Tuning the simulacrum
20/02/2013 Comments Off on Tuning the simulacrum
Yesterday, I was singing along to One Direction with my daughter (hey, girl gotta have a boy band). From the sound of the album, they are avid users of Auto-Tune, the software for ‘adjusting’ vocal performances. The software is generally used to adjust singing to the ‘correct’ pitch; in the process, it changes the quality of the sound. Heavily used, it comes close to the synth voice sounds of the 1970s.
This morning, it was Joe Cocker and ‘Hitchcock Railway’. The album was in 1969, but I don’t know when the version I heard on the radio was done. There’s a massive blues-based rock piano that introduces the song and carries through. The part being blues-based, the piano is purposely out of tune. The old blues players had to work with whatever was available, pianos being notoriously hard to carry on one’s back. The pianos in the bars and honky-tonks where they played would be out of tune. That became part of the blues sound and continued into music like Cocker’s.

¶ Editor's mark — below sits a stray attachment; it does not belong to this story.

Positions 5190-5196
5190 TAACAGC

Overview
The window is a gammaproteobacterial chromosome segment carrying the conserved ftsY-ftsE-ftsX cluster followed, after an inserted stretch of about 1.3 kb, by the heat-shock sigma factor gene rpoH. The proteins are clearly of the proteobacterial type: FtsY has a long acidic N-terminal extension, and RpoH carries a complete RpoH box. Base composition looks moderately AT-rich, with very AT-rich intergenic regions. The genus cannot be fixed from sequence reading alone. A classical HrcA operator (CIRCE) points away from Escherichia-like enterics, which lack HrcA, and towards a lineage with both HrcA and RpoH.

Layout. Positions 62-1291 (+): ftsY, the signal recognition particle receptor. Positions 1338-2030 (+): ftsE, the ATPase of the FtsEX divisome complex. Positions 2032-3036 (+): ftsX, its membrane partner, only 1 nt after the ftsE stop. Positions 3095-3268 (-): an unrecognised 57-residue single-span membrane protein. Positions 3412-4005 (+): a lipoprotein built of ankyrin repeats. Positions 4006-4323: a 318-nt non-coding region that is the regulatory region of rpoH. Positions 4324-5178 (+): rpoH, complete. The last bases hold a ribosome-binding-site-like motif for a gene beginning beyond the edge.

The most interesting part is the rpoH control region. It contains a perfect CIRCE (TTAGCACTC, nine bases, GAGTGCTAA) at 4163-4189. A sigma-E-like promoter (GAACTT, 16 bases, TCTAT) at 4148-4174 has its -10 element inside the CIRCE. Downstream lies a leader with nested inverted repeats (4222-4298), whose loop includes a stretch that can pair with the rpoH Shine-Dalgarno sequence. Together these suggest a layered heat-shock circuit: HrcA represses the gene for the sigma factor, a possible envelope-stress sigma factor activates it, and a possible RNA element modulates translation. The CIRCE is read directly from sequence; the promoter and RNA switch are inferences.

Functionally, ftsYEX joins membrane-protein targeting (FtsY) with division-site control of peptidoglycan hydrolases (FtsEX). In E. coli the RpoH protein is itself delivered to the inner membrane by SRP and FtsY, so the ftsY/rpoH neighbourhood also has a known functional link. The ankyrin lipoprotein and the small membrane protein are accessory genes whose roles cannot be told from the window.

The thing about ‘Hitchcock Railway’ is that the piano is worse than anything I’ve heard on any blues recording. It’s particularly noticeable on the sevenths but you can hear it all the way through.
And so I wonder — has this out-of-tune tuning been chosen, been manufactured? Have they purposely fiddled with the piano strings to get the sound they want?
And then, given that the recording might have been from 1969, one wonders what might happen today. Would Cocker use Auto-Tune to do some post-production out-of-tuning to get the sound he wants?
Regardless of the method (analog or digital), this un-tuning is producing a simulation of a sound, a sound based in the poverty of the Mississippi Delta. But in ‘Hitchcock Railway’, this staged authenticity is different — quantitatively more — than the original.
Niall and the guys use Auto-Tuning for a ‘correct’ pitch, but simulating the wrong pitch seems exactly the same.